A solution to pollution?
Researchers at Deakin’s Institute for Frontier Materials (IFM) are turning by-products of wood and wool into biodegradable packaging, in a process that could help slash global plastic consumption.
Each year the world consumes more than 100 million tons of plastics, says polymers expert Dr Nishar Hameed.
Dr Hameed and his colleagues are using cellulose from wood pulp as well as wool, silk, and nano-composites from bone material to produce biodegradable materials for potential application in packaging and clothing.
“Natural polymers are a renewable resource compared to synthetic plastics which are derived from finite fossil fuel reserves. They are also often biodegradable - which helps their eventual disposal,” Dr Hameed explains.
The researchers are using wood pulp cellulose, wool and silk fibres dissolved in liquefied salt to form solid materials such as films and fibres.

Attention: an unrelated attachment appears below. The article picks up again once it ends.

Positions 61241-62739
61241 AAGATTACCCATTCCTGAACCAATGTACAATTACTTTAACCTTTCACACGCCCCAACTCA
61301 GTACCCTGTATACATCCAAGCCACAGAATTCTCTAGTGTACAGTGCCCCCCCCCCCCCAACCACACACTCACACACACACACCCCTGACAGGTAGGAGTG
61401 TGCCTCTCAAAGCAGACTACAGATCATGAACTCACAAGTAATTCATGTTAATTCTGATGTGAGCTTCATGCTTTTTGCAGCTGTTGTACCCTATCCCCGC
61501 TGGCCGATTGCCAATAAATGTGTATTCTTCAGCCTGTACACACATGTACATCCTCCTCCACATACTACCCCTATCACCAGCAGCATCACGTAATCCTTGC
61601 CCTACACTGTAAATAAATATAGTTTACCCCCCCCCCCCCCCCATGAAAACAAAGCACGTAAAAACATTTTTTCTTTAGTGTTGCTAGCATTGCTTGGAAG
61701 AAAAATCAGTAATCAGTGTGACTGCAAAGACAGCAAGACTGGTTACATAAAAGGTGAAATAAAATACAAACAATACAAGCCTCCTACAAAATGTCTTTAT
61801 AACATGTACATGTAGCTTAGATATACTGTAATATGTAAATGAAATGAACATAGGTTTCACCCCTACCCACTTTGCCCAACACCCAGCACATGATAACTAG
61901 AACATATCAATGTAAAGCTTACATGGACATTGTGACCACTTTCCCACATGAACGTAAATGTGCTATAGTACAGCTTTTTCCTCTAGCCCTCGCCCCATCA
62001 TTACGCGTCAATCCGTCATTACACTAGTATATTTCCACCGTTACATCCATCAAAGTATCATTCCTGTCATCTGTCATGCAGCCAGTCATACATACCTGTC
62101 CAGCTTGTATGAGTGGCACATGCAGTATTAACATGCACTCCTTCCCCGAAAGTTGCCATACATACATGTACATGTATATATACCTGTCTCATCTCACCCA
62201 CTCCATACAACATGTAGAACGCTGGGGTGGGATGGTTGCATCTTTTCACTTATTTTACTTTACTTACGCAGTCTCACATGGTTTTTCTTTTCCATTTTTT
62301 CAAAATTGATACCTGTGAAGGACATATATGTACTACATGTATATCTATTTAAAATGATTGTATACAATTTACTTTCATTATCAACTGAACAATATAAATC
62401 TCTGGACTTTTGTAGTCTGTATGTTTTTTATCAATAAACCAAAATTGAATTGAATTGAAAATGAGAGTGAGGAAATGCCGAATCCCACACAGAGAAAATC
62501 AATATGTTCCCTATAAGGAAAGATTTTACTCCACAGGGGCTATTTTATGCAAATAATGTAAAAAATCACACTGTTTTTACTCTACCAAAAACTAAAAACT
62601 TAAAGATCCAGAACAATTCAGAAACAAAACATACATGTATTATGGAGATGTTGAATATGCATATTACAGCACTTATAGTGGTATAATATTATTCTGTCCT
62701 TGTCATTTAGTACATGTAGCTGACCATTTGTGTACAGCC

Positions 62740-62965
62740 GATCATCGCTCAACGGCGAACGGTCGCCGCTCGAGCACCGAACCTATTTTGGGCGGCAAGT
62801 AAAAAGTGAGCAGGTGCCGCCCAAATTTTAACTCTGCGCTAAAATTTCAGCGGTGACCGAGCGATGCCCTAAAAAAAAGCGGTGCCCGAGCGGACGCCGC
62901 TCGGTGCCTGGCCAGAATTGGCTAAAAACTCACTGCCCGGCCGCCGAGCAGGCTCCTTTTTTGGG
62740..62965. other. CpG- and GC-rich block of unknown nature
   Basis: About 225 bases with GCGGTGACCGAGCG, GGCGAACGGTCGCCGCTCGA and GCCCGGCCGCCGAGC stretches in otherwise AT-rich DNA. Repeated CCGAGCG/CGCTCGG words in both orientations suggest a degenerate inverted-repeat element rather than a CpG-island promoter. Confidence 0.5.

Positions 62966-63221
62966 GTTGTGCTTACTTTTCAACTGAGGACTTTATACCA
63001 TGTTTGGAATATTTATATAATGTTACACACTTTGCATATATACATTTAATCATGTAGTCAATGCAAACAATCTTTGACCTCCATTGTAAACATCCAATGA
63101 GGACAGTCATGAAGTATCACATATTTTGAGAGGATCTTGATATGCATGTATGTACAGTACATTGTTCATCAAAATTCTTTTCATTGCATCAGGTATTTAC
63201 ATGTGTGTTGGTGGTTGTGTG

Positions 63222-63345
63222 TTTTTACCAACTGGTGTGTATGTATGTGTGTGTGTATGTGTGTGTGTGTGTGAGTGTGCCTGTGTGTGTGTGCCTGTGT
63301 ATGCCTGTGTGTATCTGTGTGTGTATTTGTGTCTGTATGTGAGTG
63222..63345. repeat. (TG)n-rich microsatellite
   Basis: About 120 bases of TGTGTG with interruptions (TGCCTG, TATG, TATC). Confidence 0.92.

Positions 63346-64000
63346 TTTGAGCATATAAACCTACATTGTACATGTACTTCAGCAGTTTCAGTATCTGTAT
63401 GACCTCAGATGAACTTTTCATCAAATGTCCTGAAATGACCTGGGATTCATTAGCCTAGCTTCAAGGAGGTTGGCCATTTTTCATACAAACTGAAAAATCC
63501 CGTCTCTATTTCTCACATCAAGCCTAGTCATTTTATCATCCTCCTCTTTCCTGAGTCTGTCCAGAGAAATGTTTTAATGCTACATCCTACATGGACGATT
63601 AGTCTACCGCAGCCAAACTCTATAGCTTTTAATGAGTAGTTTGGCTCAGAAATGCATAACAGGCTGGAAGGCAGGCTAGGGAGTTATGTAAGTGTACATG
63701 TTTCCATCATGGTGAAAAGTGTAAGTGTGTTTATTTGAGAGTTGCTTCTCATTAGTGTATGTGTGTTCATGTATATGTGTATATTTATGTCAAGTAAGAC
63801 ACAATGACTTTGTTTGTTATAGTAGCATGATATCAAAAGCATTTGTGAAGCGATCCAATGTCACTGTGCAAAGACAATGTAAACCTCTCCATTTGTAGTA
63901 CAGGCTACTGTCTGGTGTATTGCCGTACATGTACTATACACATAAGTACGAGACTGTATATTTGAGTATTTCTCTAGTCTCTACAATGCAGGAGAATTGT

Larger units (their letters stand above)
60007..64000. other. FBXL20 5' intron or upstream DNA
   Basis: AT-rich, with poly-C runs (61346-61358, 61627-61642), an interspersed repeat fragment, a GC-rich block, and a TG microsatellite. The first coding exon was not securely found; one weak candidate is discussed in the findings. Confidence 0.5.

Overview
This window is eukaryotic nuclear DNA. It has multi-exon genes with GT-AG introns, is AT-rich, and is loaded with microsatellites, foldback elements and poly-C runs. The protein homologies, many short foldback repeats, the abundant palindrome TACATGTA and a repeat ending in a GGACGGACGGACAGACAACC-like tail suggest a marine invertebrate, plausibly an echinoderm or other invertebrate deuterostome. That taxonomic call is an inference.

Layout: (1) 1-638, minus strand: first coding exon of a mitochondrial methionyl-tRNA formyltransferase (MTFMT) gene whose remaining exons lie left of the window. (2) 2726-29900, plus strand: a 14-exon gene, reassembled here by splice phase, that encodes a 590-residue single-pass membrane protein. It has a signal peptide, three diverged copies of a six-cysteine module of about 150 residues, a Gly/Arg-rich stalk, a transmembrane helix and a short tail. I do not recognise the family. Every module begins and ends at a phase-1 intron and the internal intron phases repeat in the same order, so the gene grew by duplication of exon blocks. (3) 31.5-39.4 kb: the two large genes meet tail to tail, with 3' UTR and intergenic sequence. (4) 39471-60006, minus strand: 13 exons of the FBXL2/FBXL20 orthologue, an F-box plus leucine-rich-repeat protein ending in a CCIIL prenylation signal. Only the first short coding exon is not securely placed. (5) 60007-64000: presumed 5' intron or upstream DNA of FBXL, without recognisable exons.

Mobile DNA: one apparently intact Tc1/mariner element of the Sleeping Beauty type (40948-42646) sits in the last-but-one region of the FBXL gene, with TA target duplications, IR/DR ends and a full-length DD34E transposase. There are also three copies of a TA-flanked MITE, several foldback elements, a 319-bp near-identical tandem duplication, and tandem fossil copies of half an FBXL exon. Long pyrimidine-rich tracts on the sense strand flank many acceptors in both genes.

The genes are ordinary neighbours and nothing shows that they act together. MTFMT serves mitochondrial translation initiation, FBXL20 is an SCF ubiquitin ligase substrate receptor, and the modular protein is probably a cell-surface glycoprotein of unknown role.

A 10:1 ratio of organic material is dissolved at 100 degrees Celsius. The dissolved polymers are regenerated into films, composites and fibres by coagulating in a water bath. The films are made into thin sheets of desirable thickness suitable for durable packaging, using glass plates.
The biodegradable films resemble plastic - their opacity and strength varies depending on the composition of the organic ingredients.
“The key to producing useful biodegradable, multicomponent materials is environmentally friendly processing from completely renewable resources,” explains Dr Hameed.
He says that other solvents have proven to be more toxic and can’t be recycled.
The research team aims to develop a base stock from abundant natural materials, such as wool and cellulose.
Dr Hameed believes that cellulose based blends and composites could also have potential application in the biomedical, electronics, automotive, aerospace and photonics sectors and spawn a self-sustaining, green polymer industry.”
The research is being carried out in collaboration with CSIRO, the Australian Nuclear Science and Technology Organisation, Monash University, the University of Queensland, Rice University (Texas) and the University of Cambridge.